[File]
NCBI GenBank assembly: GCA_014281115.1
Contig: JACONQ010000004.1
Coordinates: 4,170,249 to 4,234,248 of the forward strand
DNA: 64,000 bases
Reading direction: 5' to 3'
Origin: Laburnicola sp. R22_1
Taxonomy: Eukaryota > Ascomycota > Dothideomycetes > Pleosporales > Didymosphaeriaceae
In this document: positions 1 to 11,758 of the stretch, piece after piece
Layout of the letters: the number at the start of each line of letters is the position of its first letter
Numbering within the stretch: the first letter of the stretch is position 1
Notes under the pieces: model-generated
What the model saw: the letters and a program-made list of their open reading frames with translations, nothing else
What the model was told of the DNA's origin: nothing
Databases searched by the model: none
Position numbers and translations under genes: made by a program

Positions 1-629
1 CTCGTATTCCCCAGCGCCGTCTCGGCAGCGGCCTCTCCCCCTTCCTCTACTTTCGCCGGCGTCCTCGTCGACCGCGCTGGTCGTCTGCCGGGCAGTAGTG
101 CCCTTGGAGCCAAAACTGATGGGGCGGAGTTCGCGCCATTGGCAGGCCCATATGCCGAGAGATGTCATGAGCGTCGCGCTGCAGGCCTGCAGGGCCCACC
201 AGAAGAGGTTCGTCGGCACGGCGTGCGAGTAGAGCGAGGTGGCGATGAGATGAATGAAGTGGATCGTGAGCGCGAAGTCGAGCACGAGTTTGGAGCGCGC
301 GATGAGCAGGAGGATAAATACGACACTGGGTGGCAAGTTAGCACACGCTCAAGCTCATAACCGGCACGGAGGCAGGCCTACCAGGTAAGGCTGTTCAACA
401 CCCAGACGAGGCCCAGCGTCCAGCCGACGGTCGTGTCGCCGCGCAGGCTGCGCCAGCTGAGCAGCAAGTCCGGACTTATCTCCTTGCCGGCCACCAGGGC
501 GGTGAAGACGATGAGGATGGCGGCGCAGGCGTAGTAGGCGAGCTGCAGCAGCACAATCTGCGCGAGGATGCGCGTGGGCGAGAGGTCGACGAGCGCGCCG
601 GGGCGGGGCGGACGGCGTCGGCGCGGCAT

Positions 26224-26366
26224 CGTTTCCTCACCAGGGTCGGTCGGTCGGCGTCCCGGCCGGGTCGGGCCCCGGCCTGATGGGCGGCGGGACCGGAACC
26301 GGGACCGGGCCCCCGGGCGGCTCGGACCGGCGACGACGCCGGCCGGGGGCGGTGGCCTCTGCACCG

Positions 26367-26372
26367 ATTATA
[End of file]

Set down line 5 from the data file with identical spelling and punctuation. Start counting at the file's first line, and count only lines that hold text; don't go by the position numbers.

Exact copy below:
Reading direction: 5' to 3'